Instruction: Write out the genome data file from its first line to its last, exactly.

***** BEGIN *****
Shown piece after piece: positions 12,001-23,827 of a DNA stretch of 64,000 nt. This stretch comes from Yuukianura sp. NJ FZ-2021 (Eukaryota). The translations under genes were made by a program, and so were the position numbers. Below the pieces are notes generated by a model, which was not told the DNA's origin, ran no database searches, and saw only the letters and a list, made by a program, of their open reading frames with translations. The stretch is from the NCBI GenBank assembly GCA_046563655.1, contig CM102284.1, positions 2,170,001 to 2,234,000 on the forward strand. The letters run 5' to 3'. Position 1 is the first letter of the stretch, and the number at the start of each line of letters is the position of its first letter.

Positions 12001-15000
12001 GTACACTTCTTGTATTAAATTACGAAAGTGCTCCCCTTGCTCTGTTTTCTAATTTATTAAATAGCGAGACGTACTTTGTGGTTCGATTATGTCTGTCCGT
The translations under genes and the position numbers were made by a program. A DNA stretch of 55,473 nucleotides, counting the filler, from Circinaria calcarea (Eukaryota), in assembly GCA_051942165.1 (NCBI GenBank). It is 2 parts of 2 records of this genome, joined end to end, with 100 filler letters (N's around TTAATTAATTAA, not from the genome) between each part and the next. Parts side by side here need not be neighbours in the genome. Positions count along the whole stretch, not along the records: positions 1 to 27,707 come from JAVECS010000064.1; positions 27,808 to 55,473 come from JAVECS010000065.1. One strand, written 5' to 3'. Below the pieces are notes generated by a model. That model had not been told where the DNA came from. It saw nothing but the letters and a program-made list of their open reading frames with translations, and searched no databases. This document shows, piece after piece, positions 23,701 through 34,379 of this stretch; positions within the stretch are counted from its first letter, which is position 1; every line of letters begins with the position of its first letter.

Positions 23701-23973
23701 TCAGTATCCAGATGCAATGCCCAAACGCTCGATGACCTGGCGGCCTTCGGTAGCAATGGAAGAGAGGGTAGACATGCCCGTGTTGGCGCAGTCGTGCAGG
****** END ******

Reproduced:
Shown piece after piece: positions 12,001-23,827 of a DNA stretch of 64,000 nt. This stretch comes from Yuukianura sp. NJ FZ-2021 (Eukaryota). The translations under genes were made by a program, and so were the position numbers. Below the pieces are notes generated by a model, which was not told the DNA's origin, ran no database searches, and saw only the letters and a list, made by a program, of their open reading frames with translations. The stretch is from the NCBI GenBank assembly GCA_046563655.1, contig CM102284.1, positions 2,170,001 to 2,234,000 on the forward strand. The letters run 5' to 3'. Position 1 is the first letter of the stretch, and the number at the start of each line of letters is the position of its first letter.

Positions 12001-15000
12001 GTACACTTCTTGTATTAAATTACGAAAGTGCTCCCCTTGCTCTGTTTTCTAATTTATTAAATAGCGAGACGTACTTTGTGGTTCGATTATGTCTGTCCGT
The translations under genes and the position numbers were made by a program. A DNA stretch of 55,473 nucleotides, counting the filler, from Circinaria calcarea (Eukaryota), in assembly GCA_051942165.1 (NCBI GenBank). It is 2 parts of 2 records of this genome, joined end to end, with 100 filler letters (N's around TTAATTAATTAA, not from the genome) between each part and the next. Parts side by side here need not be neighbours in the genome. Positions count along the whole stretch, not along the records: positions 1 to 27,707 come from JAVECS010000064.1; positions 27,808 to 55,473 come from JAVECS010000065.1. One strand, written 5' to 3'. Below the pieces are notes generated by a model. That model had not been told where the DNA came from. It saw nothing but the letters and a program-made list of their open reading frames with translations, and searched no databases. This document shows, piece after piece, positions 23,701 through 34,379 of this stretch; positions within the stretch are counted from its first letter, which is position 1; every line of letters begins with the position of its first letter.

Positions 23701-23973
23701 TCAGTATCCAGATGCAATGCCCAAACGCTCGATGACCTGGCGGCCTTCGGTAGCAATGGAAGAGAGGGTAGACATGCCCGTGTTGGCGCAGTCGTGCAGG